Frankly, I do not think waiting for a red light to turn green in a godforsaken corner of the Higashi-Chichibu backwoods with absolutely nobody in sight makes any sense but this is exactly what most typical Japanese cycling clubs take for granted! Now that I have (“sort of”) grown used to this routine, I’ve started to appreciate those few seconds in stand-by mode just to take a breather, have a sip, wipe my sunglasses or exchange some comments on the weather or road conditions… Moreover, I'd like to believe that by stopping at red lights we can gain the respect of motorists but this is probably an illusion.

Real machismo can be expressed perhaps not by riding red lights but by braving the elements or cresting a good piece of mountain with panache in style. But then again, maybe this is not called machismo but simply Japanese-style stoicism…or wasn't this whole thing called masochism?

zaterdag 27 december 2008

Eisbahn between Sadamine and Shiraishi !!

Solo ride today ! Left home at 9:00 in full winter attire and with the new "Potenza" Bridgestone tyres (25c on back wheel). My plan was to visit my favorite little bakery between Rd. 11 and Kinshoji temple near Chichibu after cresting Yamabushi-toge.

This bakery is quite unusual; there is no signboard and it is not facing the main road. The bread and pastries are sold on a counter inside a veranda of a normal house so one actually does not step inside the bakery. My first choice pastry is a very plain and chewy bun with a piece of hard chocolat in it...delicious! I was racing up and down the many hills between Ome and Chichibu with the vision of myself biting away two chocolate buns while lazing in the sun on the temple bench. I arrived and I spotted the bakery lady getting of her car...strange; how come she's not behind the counter? To my big shock, she told me that the bakery closed on December 20 and will only re-open late January! She apologized and in an effort to console me, the lady told me "You're the guy from Belgium right? So glad you like our chocolate here!"

I rode a bit further down R.11 until 7/11 where I had some pork on rice heated up for lunch. Fully re-energized, I began my climb of Sadamine-toge. So far, the road surface had been mostly dry - just perfect. Even when I crested Sadamine, there were no ill omens whatsoever of what was to come...although oddly enough there were no cyclists, nobody at all around the Sadamine teahouse.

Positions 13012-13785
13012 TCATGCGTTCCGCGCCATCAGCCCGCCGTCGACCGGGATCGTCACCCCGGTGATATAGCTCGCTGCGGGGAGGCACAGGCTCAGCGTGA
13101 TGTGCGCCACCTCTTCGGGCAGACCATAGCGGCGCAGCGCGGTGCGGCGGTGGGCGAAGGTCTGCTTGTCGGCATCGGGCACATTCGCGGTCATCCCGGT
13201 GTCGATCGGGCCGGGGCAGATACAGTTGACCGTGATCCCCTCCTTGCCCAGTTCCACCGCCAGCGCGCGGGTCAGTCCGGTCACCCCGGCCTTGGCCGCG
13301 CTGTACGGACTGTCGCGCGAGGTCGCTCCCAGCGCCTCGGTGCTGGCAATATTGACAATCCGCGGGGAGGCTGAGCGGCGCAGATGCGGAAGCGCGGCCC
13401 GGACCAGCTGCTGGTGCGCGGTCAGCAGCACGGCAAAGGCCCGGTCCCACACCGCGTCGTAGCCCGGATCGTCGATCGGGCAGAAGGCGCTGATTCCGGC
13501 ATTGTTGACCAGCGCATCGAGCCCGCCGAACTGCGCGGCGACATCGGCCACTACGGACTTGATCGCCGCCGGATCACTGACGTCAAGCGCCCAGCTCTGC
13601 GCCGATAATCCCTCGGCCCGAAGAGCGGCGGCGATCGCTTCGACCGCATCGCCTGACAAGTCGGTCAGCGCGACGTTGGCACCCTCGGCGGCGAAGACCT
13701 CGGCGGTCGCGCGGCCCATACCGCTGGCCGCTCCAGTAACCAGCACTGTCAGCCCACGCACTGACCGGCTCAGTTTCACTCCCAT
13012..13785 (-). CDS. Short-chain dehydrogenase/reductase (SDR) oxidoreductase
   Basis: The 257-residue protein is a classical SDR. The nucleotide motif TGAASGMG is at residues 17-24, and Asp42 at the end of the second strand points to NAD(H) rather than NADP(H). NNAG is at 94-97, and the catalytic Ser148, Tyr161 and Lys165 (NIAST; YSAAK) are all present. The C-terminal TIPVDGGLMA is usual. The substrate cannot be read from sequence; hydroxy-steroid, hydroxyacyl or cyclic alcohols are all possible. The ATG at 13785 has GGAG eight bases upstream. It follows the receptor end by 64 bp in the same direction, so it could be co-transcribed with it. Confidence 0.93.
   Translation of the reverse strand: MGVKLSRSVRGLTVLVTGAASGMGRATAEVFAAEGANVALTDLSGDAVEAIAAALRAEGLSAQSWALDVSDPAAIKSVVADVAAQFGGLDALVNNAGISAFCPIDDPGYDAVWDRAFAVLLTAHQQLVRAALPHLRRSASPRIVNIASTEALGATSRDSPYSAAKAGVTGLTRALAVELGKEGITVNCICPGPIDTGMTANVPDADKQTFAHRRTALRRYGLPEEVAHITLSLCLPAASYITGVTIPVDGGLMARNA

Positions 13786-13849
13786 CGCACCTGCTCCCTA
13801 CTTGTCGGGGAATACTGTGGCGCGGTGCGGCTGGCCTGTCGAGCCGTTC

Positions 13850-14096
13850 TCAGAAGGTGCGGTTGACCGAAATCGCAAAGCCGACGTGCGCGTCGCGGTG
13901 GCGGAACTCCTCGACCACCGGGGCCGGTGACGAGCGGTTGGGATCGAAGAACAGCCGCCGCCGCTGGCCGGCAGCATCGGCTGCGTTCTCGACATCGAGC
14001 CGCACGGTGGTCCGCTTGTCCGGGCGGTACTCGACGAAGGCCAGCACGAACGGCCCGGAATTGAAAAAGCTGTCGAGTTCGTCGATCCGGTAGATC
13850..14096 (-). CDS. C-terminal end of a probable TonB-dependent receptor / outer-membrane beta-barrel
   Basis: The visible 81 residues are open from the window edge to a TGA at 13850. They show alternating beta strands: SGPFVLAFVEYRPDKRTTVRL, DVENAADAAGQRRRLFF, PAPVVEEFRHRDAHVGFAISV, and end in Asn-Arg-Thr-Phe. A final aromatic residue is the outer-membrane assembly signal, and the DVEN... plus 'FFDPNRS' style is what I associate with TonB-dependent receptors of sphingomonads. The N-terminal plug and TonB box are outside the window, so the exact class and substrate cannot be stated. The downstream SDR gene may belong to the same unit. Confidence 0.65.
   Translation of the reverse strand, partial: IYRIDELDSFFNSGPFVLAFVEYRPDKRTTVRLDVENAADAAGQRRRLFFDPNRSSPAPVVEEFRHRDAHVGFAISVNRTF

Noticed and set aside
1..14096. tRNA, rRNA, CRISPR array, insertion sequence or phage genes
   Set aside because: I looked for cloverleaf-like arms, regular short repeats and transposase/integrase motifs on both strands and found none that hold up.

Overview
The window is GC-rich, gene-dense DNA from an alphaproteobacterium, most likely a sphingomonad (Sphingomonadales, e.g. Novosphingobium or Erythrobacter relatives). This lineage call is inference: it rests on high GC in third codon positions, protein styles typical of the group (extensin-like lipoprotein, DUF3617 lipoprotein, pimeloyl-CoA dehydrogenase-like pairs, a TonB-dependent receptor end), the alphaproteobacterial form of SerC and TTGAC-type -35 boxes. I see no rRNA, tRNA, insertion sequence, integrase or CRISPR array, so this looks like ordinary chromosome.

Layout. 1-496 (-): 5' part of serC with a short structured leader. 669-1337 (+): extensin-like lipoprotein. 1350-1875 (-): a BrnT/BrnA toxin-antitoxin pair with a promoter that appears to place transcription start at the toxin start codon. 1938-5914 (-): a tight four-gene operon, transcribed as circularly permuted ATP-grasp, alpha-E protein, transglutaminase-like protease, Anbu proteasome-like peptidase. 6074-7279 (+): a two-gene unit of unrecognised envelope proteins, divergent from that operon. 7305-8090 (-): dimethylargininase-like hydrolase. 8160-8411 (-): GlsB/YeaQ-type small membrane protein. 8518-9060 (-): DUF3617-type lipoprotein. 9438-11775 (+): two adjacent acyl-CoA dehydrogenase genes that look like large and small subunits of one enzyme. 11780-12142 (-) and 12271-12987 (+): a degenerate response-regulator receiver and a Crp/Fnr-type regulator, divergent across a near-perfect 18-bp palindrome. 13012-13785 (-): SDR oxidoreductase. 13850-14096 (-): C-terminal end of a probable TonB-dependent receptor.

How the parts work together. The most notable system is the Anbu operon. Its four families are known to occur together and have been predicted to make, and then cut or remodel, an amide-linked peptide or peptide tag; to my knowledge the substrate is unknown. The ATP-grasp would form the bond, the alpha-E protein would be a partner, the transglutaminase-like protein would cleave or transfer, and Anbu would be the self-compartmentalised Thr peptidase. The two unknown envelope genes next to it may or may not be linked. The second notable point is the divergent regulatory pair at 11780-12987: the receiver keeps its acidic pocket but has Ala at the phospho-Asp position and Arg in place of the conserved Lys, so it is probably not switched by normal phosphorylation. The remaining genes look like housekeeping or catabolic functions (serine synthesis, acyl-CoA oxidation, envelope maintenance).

When the road bent slightly to the right, I was for a moment almost blinded by brightness...the road in front of me was one big eisbahn with snow all over!











Believing the snow and ice would be just in this one spot, I still had enough composure to take a few pictures. Going up higher towards the top of Shiraishi-toge, however, there were no more dry stretches and I was forced to walk my Sirius for about 1km! En route to the top, I came across a car that had gotten stuck on the ice. The couple in the car seemed panick-stricken and tried to get the car moving but the wheels would only spin on the ice. Then I saw some gravel bags on the roadside and suggested they should try open one. I helped them get one and sprinkle the gravel around the wheels...it sure did the job and the guy offered profuse thanks. Good!

I rode extra carefully, getting off the bike and walking on the road side in the shadowy bends where ice was lurking. My cleats were clogged up with snow and ice and would no longer click into the pedals. Fortunately, the south side of the mountain, from Karibazaka down to R299, was sunny and the road "cork-dry" again.

Once on the Tamagawa CR, I noticed a shadow following me...some skinny, blond long-haired foreigner on an orange Lemond bike. Whenever I would slow down, the guy did the same and whenever I did some 39km/h "flatarsing," this fellow would still hang onto my wheel, obviously profiting from my slipstream. Now, I really hate "drafting profiteurs" (in Flemish: "een vuile plakker") like this who are totally ignorant of the proper cyclist etiquette, this is simply NOT DONE! (of course when cycling together with one's own buddies, drafting and taking turns is the normal thing to do). I had already covered many hills and 145km by then and this youngster who probably knows no better than cruising along the Tamagawa CR, doesn't even greet me or offer to take over the lead...lowermost manners! I don't mind if you're reading this Orange Lemond Cyclist...as a matter of fact I certainly hope you will come across this and learn some proper etiquette!

Covered 164km today at an average of 24km/h...not so bad considering all the ice-walking! I rewarded myself with a long hot bath followed with a couple beers from my alma mater brewery.